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1 Martin Dodd Transaction Log and Data Exchange Standards The requirements documents Requirements, constraints and acceptance criteria:

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Presentation on theme: "1 Martin Dodd Transaction Log and Data Exchange Standards The requirements documents Requirements, constraints and acceptance criteria:"— Presentation transcript:

1 1 Martin Dodd Transaction Log and Data Exchange Standards The requirements documents Requirements, constraints and acceptance criteria: An introduction for the non-technical reader 2 June 2003 Bonn, Germany

2 2 Terminology in the Functional Specification Requirements –Functional requirements –Non-functional requirements Constraints Acceptance criteria

3 3 Why and what…a crucial distinction Solution space Requirement space The functional specifications: - Allow flexibility for what has not yet been agreed (e.g. transaction sequences ) - Reflect decisions already made (e.g. use of ISO3166)

4 4 Boundaries the solution MUST stay within: the constraints Solution space Requirement space Constraints Cost Time Standards Laws

5 5 Defining target level quality: the acceptance criteria Solution space Requirement space Constraints Cost Time Standards Laws Acceptance criteria Speed Security Ease of use

6 6 Different types of requirement need different quality tests Quality may be defined as: the totality of features and characteristics of a product or service that bear upon its ability to satisfy stated and implied needs ISO 8402 Where the quality test result is binary (e.g. yes/no or right/wrong) we refer to the relevant requirement as FUNCTIONAL Where the quality test result is a measure or a score (e.g. from 1-10 or high/medium/low) we refer to the requirement as NON-FUNCTIONAL

7 7 Different tests = different solution: e.g. Easy to use SupplierClient 95% of a statistically valid, randomly selected panel of users found the site easy to use or very easy to use. After 10 minutes of trying, my 12 year old daughter gave up. Defining the tests and measures in collaboration with the vendor will ensure that everyone has the same understanding of what the non- functional requirements mean.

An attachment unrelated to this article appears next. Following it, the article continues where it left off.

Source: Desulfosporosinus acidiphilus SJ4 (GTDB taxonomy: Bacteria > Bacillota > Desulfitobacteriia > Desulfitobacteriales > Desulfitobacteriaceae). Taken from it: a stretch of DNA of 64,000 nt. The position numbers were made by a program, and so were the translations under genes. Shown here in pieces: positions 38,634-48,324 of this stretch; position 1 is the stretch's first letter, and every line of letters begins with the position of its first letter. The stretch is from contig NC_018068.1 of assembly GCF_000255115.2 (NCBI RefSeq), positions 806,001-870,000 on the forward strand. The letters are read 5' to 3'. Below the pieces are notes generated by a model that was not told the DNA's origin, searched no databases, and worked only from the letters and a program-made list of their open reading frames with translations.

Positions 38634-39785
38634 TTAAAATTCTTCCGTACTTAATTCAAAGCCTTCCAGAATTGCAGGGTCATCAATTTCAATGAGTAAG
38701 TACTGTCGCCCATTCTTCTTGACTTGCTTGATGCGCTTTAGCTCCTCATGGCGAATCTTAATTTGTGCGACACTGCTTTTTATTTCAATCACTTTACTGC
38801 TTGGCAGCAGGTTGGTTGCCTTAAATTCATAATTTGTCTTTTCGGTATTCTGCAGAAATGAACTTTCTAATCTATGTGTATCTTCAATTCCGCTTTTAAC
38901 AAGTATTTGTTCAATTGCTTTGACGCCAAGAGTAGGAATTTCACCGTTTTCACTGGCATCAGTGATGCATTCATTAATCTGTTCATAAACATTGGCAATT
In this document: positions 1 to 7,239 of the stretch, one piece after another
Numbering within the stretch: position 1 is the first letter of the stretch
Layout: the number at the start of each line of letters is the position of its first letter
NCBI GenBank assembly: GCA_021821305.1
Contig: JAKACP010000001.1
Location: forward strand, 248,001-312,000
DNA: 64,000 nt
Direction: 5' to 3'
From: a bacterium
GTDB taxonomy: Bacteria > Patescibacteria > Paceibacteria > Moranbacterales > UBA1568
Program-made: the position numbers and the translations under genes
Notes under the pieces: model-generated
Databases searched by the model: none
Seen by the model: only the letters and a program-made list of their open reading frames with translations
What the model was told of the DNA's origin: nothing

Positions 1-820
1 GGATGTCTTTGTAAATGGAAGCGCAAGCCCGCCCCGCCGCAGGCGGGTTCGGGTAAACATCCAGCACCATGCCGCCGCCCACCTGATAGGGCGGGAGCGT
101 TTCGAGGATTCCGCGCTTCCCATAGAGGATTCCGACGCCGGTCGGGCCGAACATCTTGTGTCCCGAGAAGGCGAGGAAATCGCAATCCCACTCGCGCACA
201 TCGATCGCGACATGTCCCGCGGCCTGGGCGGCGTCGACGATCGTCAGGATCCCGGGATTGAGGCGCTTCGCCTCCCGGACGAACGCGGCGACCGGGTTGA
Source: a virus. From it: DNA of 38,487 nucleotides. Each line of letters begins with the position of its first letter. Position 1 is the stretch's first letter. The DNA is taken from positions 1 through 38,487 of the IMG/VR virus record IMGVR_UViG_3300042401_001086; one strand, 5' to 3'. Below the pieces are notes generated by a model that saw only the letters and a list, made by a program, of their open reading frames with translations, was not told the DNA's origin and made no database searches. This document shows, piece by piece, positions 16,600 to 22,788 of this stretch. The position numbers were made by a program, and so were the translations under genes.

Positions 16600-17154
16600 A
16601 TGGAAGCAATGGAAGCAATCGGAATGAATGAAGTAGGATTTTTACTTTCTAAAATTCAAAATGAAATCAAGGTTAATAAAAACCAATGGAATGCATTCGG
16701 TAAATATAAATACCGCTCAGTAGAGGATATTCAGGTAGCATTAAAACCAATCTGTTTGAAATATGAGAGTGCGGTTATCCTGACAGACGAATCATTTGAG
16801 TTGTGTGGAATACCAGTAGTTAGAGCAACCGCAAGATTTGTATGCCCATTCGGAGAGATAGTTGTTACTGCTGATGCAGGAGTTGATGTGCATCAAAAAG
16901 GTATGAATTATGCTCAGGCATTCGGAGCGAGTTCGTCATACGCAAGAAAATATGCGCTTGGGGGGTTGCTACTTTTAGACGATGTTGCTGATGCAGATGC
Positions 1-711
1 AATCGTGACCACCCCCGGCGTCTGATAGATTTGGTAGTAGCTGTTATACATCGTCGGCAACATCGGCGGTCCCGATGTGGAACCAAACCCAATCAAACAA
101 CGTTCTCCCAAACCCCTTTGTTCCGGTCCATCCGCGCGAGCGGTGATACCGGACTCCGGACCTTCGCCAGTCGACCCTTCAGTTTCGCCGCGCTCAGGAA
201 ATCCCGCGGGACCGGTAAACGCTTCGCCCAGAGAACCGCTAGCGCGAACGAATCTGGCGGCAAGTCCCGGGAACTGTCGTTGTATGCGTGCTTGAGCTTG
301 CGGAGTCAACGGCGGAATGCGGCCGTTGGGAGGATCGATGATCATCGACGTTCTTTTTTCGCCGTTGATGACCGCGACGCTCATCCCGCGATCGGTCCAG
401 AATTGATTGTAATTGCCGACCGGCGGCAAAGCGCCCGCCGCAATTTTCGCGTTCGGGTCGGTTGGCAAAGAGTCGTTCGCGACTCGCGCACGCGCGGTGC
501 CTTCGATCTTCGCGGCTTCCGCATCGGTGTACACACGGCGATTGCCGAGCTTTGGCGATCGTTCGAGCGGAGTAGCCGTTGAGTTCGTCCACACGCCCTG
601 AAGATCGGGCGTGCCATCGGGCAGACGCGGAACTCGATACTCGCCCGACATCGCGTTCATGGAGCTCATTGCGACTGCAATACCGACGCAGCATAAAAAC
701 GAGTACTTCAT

8 8 Testing non-functional requirements: E.g. Efficiency Defining the tests and measures in collaboration with the vendor will allow you to make informed choices and understand the likelihood of success

9 9 Cost of quality v cost of failure If cost of failure is HIGH High Integrity Production If cost of failure is LOW Development Scratch The cost of failure on discrepancy prevention is high, so the quality criterion should be high integrity. For other requirements, e.g. availability, cost of failure is lower (because loss of availability is easier to manage).

10 10 When do you define acceptance? Requirements Specification Design Build Test Define and agree the tests When it should be done When it is often done

11 11 Summary Requirements –Define needs: What the solution SHALL do, not what the solution may be –Can be functional or non-functional Constraints –Are the boundaries the solution MUST stay within –Cannot be broken without permission Acceptance criteria –Define the target level of quality –Provide the basis of choice between solutions that meet the requirements and constraints


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